People from all over Southern California flock to local mountains to ski, snowboard, and play in the snow.
A great time can be had by all, as long as you plan ahead and keep safety in mind. Here are a few tips if you are venturing into snowy mountains this season:
Check the weather forecast and road conditions before you go
Caltrans and the Los Angeles County Department of Public Works have interactive road closure/condition maps that are updated regularly.
Let someone know where you are going
If you become stuck in the snow or lost in the forest, someone should know about it. The cell phone service in the mountains is unreliable, so you have to plan ahead. Before you leave, let a relative or friend know your destination, your route of travel, and what time you expect to return. Then check in with that person once you arrive home safely. If you don’t check in, that person should call the Sheriff’s Station and report you are missing.
LASD Search and Rescue has a great hiking plan you can fill out which covers all of these things. It’s not only for hiking, it can be used for any outing.Just complete the portions that apply. Download it here: http://file.lacounty.gov/SDSInter/lasd/163961_LosAngelesCountySheriff-HikingPlan.pdf
Carry snow chains
Snow chains are often required during winter months.Be prepared to show them at chain control, and know how to install them.
Dress appropriately and carry extra clothes and blankets in your vehicle
Weather and road conditions can change at any time and you don’t want to get stuck in the area without some extra warmth available.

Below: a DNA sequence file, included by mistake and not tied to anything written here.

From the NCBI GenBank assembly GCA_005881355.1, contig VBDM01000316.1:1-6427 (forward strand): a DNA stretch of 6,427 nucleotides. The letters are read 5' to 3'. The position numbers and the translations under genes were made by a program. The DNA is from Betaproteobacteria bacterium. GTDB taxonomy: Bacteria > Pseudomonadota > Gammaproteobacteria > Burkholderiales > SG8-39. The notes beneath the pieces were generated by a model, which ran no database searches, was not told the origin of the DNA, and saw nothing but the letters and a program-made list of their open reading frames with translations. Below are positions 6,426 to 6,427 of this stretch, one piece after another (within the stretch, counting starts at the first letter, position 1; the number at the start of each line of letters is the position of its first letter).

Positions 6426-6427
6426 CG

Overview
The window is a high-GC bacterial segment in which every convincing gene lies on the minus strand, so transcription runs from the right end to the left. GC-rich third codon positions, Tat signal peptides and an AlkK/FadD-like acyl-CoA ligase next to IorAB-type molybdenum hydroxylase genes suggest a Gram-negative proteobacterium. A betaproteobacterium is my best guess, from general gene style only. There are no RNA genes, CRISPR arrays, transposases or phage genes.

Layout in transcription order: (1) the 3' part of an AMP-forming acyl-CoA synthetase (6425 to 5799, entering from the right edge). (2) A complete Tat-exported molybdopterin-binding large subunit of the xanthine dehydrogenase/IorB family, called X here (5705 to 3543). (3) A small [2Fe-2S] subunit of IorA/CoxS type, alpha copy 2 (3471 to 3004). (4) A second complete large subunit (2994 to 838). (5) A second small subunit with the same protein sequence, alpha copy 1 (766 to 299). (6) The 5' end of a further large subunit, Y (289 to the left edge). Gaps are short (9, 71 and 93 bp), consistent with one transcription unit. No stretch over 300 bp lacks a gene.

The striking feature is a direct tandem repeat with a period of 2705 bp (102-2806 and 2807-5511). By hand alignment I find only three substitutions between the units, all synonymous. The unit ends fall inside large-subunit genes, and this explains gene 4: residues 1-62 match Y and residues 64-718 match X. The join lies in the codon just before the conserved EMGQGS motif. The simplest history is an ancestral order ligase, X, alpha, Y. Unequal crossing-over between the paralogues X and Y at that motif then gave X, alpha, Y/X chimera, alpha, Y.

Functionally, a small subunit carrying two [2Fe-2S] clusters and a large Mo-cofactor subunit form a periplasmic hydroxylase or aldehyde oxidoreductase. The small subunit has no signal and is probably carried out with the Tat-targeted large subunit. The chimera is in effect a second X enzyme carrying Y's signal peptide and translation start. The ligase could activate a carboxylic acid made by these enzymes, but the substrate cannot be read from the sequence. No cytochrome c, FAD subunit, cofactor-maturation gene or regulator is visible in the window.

Stay away from ice covered lakes and streams
Waters in Southern California do not freeze over with the thick ice that occurs in other, colder climates. The ice will not support your weight and a fall into the icy water can result in hypothermia or drowning.
Be careful walking on ice-covered surfaces, especially steep slopes
If you’ve never walked on icy surfaces before, believe me, it is not easy to maintain your footing. A slip could result in a serious injury.
Keep the roads clear
In our local mountains there are very few areas along the roads where you can legally park your vehicle.Blocking the road presents a hazard to other drivers and could prevent emergency vehicles and snow plows from being able to pass.Your vehicle could end up being cited or even towed.
Do not play next to the roads
Although the entire area is covered with snow, it is not one large playground or amusement park. Playing next to a road, especially a busy highway, can present a serious hazard to all. Children could run into the street during a snowball fight or a runaway sled could collide with a passing vehicle.
Respect private property
Do not enter residential neighborhoods. These areas are not open for public use. Treat these areas as you would want people to treat your own neighborhood. You wouldn’t want strangers stopping to play or have a picnic in your front yard; neither do the residents of the mountain communities. Also, entering private property could get you arrested and put a serious damper on your snow day.
Please bring a trash bag and clean up before you leave.The Boy Scouts have a great rule to follow for the outdoors, “leave it cleaner than you found it.”We can all work together to keep the area beautiful for your next trip.
Here are a few suggestions in the Wrightwood area for legal parking and snow play if you choose not to visit the local ski resort. All that is required is a “Forest Adventure Pass” for your vehicle which can be purchased at many of the local businesses.
Inspiration Point On Highway 2, west of Wrightwood
Grassy Hollow Visitor Center On Highway 2, west of Wrightwood
Peavine Campground On Big Pines Highway, north of Highway 2
Apple Tree Campground On Big Pines Highway, north of Highway 2
Arch Picnic Area On Big Pines Highway, north of Highway 2